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“I love
all things,
not because they are passionate or sweet-smelling
but because,
I don’t know,
this ocean is yours,
and mine:
these buttons
and wheels
and little
fans upon
whose feathers
love has scattered
its blossoms,
glasses, knives and
scissors —
all bear
the trace
of someone’s fingers
on their handle or surface,
the trace of a distant hand
in the depths of forgetfulness.”


from “Ode to Common Things” by Pablo Neruda


The wind is a horse...

The wind is a horse:

hear how he runs

through the sea, through the sky…

Exerpted from WIND ON THE ISLAND 

from The Captain’s Verses

Translated by Donald D. Walsh

Leaning into the Afternoons (Translated by W.S. Merwin)


Leaning into the afternoons I cast my sad nets

toward your oceanic eyes.


There in the highest blaze my solitude lengthens

   and flames,

its arms turning like a drowning man’s.


I send out red signals across your absent eyes

that move like the sea near a lighthouse.


You keep only darkness, my distant female,

from your regard sometimes the coast of dread emerges.


Leaning into the afternoons I fling my sad nets

to that sea that beats on your marine eyes.


The birds of night peck at the first stars

that flash like my soul when I love you.


The night gallops on its shadowy mare

shedding blue tassels over the land.

Love Sonnet XVII by Pablo Neruda (translated by Mark Eisner)

I don’t love you as if you were a rose of salt, topaz,
or arrow of carnations that propagate fire:
I love you as one loves certain obscure things,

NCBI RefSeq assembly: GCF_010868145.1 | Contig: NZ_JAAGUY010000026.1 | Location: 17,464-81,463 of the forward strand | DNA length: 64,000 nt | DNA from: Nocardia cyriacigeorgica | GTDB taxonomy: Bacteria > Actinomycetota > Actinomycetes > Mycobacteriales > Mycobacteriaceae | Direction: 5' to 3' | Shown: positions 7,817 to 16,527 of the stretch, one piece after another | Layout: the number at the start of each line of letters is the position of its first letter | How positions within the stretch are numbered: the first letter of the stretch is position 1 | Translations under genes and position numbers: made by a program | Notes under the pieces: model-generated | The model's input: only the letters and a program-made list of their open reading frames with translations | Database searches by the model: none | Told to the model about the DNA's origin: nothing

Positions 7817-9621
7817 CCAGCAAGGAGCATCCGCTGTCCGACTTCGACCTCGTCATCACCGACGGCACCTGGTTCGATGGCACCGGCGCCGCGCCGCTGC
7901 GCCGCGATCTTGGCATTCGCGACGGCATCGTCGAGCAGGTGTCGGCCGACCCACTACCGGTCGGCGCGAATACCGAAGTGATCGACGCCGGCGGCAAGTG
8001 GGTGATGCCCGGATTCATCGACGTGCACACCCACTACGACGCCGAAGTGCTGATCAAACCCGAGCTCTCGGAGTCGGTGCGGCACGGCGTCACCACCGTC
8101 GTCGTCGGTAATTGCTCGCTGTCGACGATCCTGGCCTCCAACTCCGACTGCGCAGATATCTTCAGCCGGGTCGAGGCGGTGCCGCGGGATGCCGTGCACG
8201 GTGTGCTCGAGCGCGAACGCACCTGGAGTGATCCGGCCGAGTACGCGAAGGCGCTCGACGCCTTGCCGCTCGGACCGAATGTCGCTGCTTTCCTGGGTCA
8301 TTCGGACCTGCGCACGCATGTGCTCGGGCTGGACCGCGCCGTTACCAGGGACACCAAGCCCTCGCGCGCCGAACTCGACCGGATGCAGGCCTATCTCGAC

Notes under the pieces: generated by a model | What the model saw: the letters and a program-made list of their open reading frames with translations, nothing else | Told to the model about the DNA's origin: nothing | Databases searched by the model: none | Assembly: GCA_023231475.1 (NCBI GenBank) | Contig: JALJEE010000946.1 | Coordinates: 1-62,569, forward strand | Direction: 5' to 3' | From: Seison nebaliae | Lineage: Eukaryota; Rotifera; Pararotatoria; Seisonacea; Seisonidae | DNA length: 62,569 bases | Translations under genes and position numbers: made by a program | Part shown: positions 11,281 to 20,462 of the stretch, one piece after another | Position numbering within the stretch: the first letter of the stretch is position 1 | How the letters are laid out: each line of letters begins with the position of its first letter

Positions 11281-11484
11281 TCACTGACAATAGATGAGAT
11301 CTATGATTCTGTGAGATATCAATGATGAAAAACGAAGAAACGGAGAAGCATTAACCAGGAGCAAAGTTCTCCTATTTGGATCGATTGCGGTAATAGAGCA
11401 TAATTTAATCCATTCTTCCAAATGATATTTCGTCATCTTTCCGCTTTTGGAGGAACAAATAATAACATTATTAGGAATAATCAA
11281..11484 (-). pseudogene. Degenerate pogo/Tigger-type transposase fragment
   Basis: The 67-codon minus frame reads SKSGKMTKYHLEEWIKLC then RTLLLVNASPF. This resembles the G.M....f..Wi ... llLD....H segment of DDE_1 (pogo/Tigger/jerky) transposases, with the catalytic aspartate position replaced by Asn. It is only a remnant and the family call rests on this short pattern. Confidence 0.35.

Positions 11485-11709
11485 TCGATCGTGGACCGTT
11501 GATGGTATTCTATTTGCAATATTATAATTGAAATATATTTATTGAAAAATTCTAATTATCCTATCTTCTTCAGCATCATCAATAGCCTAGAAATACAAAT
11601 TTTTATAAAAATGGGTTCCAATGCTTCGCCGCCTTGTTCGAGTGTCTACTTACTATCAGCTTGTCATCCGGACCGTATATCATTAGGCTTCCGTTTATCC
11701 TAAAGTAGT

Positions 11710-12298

secretly, between the shadow and the soul.


I love you as the plant that doesn’t bloom but carries
the light of those flowers, hidden, within itself,
and thanks to your love the tight aroma that arose
from the earth lives dimly in my body.


I love you without knowing how, or when, or from where,
I love you directly without problems or pride:
I love you like this because I don’t know any other way to love,
except in this form in which I am not nor are you,
so close that your hand upon my chest is mine,
so close that your eyes close with my dreams.
From The Essential Neruda: Selected Poems, 2004
"....among violent fires...."

"....among violent fires...."


  And it was at that age…Poetry arrived in search of me.  I don’t know, I don’t know whereit came from, from winter or a river.

I don’t know how or when,

no, they were not voices, they were not

words, nor silence,

but from a street I was summoned,

from the branches of night,

abruptly from the others,

among violent fires

or returning alone,

there I was without a face

and it touched me.


I did not know what to say, my mouth

had no way

with names,

my eyes were blind,

and something started in my soul,

fever or forgotten wings,

and I made my own way,


that fire,

and I wrote the first faint line,

faint, without substance, pure


pure wisdom

of someone who knows nothing,

and suddenly I saw

the heavens


and open,


palpitating plantations,

shadow perforated,


with arrows, fire and flowers,

the winding night, the universe.


And I, infinitesimal being,

drunk with the great starry


likeness, image of


felt myself a pure part

of the abyss,

I wheeled with the stars,

my heart broke loose on the wind.


– Pablo Neruda (translated by Alastair Reid) 



RSS Quote of the Day

  • William Butler Yeats
    "Think where man's glory most begins and ends, and say my glory was I had such friends."
March 2018
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Top Posts

was chosen as
the name for
this blog
because when
I remember
to keep my
heart light as
a feather,
life is much



Jimmy Margulies
The Record
Jan 7, 2011
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